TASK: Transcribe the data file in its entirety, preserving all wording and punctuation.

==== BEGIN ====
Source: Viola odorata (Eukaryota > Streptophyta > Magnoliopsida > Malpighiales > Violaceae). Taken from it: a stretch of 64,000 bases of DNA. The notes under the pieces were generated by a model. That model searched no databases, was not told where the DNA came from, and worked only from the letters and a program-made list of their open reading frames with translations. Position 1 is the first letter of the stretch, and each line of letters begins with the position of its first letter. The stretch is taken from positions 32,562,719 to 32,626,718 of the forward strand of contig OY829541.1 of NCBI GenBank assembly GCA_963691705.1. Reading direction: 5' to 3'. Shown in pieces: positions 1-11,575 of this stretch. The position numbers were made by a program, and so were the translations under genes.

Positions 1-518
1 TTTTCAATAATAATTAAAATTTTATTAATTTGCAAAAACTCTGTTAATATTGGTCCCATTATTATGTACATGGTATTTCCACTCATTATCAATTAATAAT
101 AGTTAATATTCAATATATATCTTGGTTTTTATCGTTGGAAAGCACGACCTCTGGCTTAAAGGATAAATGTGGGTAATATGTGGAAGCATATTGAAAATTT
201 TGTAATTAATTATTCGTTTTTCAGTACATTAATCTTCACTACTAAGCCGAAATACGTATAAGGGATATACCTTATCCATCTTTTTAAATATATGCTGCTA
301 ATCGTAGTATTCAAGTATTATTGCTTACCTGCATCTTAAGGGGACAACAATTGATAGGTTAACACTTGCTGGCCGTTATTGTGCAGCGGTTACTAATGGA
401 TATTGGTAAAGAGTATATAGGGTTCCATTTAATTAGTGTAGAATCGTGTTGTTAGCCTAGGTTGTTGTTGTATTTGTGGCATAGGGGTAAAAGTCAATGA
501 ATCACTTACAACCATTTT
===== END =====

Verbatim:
Source: Viola odorata (Eukaryota > Streptophyta > Magnoliopsida > Malpighiales > Violaceae). Taken from it: a stretch of 64,000 bases of DNA. The notes under the pieces were generated by a model. That model searched no databases, was not told where the DNA came from, and worked only from the letters and a program-made list of their open reading frames with translations. Position 1 is the first letter of the stretch, and each line of letters begins with the position of its first letter. The stretch is taken from positions 32,562,719 to 32,626,718 of the forward strand of contig OY829541.1 of NCBI GenBank assembly GCA_963691705.1. Reading direction: 5' to 3'. Shown in pieces: positions 1-11,575 of this stretch. The position numbers were made by a program, and so were the translations under genes.

Positions 1-518
1 TTTTCAATAATAATTAAAATTTTATTAATTTGCAAAAACTCTGTTAATATTGGTCCCATTATTATGTACATGGTATTTCCACTCATTATCAATTAATAAT
101 AGTTAATATTCAATATATATCTTGGTTTTTATCGTTGGAAAGCACGACCTCTGGCTTAAAGGATAAATGTGGGTAATATGTGGAAGCATATTGAAAATTT
201 TGTAATTAATTATTCGTTTTTCAGTACATTAATCTTCACTACTAAGCCGAAATACGTATAAGGGATATACCTTATCCATCTTTTTAAATATATGCTGCTA
301 ATCGTAGTATTCAAGTATTATTGCTTACCTGCATCTTAAGGGGACAACAATTGATAGGTTAACACTTGCTGGCCGTTATTGTGCAGCGGTTACTAATGGA
401 TATTGGTAAAGAGTATATAGGGTTCCATTTAATTAGTGTAGAATCGTGTTGTTAGCCTAGGTTGTTGTTGTATTTGTGGCATAGGGGTAAAAGTCAATGA
501 ATCACTTACAACCATTTT